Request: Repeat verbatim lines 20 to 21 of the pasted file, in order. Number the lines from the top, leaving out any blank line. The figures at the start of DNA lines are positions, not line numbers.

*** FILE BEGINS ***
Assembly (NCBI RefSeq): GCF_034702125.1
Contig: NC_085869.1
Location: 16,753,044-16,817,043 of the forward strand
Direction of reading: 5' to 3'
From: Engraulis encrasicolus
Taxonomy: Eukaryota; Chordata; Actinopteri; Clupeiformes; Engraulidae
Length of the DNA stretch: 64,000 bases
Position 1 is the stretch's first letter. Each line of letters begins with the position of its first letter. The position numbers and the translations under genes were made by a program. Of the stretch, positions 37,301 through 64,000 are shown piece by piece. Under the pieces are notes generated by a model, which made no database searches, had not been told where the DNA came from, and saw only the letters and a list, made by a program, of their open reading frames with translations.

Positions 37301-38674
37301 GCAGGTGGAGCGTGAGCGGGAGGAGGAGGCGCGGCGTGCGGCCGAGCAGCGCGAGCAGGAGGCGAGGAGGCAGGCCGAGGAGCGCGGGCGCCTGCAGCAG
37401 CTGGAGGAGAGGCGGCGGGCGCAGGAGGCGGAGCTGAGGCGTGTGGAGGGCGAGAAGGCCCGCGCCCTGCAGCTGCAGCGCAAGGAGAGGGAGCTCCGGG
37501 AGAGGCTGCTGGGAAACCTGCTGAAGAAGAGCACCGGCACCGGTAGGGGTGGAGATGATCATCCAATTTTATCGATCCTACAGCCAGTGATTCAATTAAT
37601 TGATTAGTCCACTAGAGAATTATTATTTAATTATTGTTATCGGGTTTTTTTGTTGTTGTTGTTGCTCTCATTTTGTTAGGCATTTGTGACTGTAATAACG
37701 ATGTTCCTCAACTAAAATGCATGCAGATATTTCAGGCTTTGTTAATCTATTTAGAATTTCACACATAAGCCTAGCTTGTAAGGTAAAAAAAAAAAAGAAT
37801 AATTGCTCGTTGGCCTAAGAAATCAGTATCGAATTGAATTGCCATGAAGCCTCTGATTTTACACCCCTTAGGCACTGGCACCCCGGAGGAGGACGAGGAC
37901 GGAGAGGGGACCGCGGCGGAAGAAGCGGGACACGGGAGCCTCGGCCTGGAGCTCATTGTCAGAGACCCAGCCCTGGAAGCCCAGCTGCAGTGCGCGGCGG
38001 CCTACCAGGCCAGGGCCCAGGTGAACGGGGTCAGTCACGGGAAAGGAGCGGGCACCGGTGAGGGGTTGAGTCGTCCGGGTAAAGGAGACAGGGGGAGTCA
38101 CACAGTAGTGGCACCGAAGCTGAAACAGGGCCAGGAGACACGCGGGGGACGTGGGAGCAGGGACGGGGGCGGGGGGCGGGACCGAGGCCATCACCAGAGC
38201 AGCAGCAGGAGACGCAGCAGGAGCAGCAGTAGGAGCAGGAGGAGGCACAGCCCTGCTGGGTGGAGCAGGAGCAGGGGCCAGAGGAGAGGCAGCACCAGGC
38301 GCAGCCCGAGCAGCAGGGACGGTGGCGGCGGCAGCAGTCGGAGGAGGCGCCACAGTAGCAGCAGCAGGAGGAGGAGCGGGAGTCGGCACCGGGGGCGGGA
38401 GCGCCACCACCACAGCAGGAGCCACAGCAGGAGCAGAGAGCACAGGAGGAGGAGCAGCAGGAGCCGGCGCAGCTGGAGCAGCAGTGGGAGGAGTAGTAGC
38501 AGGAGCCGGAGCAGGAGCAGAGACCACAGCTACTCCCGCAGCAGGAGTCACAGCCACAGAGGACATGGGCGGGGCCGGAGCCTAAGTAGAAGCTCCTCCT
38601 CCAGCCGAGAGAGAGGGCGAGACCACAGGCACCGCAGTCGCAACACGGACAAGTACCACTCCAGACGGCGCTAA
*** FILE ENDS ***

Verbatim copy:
38301 GCAGCCCGAGCAGCAGGGACGGTGGCGGCGGCAGCAGTCGGAGGAGGCGCCACAGTAGCAGCAGCAGGAGGAGGAGCGGGAGTCGGCACCGGGGGCGGGA
38401 GCGCCACCACCACAGCAGGAGCCACAGCAGGAGCAGAGAGCACAGGAGGAGGAGCAGCAGGAGCCGGCGCAGCTGGAGCAGCAGTGGGAGGAGTAGTAGC